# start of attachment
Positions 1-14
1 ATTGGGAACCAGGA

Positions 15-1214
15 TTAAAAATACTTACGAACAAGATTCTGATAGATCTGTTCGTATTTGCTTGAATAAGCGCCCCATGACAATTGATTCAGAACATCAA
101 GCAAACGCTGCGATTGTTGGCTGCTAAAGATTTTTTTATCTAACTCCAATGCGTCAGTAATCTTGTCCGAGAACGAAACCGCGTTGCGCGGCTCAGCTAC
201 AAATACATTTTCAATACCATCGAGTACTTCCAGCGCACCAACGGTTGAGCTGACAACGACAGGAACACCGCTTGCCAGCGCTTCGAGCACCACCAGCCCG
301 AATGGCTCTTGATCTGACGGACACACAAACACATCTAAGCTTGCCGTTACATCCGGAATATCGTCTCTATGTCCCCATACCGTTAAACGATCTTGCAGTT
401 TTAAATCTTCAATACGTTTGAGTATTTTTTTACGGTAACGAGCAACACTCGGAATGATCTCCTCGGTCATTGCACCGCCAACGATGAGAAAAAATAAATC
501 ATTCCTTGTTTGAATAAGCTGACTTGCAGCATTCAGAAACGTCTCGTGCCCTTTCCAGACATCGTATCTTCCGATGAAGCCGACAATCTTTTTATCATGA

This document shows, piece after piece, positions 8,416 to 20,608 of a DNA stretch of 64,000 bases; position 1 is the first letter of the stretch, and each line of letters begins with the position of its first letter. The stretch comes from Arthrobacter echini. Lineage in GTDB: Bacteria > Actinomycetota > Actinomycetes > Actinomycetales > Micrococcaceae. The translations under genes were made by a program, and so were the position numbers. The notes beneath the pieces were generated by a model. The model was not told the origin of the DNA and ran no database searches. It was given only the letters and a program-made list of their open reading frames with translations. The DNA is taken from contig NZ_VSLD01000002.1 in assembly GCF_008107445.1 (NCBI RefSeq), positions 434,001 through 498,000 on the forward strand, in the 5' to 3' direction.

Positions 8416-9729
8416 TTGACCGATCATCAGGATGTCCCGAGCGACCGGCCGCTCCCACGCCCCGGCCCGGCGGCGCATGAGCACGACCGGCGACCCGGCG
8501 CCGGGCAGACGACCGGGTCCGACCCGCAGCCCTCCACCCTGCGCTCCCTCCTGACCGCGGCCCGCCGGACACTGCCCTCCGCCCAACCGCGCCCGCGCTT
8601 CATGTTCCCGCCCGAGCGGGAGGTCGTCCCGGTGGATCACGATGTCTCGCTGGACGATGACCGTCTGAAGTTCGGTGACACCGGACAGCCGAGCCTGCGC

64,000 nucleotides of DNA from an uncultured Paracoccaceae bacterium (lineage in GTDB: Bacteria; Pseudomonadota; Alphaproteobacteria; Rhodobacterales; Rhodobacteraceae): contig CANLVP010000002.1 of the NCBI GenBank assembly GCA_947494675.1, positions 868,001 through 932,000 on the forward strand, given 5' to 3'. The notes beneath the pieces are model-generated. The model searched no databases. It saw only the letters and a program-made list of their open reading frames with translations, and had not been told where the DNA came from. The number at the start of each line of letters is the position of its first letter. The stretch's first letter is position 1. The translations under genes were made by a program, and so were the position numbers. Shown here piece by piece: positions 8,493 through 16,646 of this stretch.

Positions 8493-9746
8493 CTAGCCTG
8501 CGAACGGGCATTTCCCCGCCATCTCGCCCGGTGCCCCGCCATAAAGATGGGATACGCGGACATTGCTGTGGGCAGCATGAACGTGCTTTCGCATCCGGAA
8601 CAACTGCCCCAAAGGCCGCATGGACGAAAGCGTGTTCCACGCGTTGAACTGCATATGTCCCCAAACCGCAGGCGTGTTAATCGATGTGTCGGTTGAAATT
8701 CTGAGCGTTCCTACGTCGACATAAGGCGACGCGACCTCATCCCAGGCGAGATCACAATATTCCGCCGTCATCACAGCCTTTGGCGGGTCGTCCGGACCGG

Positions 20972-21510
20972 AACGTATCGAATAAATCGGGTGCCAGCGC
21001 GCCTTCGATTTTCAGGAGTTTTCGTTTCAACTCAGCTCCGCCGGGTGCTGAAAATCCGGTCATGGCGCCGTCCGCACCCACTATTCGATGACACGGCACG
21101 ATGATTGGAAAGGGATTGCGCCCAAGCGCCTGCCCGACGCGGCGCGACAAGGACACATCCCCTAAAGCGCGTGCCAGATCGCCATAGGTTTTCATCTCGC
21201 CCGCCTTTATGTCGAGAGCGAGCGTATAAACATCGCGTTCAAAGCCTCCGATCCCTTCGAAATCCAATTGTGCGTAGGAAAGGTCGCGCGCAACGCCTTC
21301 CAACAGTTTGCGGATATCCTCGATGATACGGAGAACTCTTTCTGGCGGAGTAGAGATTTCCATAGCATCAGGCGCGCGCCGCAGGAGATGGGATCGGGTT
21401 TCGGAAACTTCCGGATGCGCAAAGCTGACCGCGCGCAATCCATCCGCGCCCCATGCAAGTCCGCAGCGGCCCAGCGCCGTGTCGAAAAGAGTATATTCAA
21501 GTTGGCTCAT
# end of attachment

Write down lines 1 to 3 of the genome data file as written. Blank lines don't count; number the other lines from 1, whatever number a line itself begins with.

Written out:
Positions 1-14
1 ATTGGGAACCAGGA

Positions 15-1214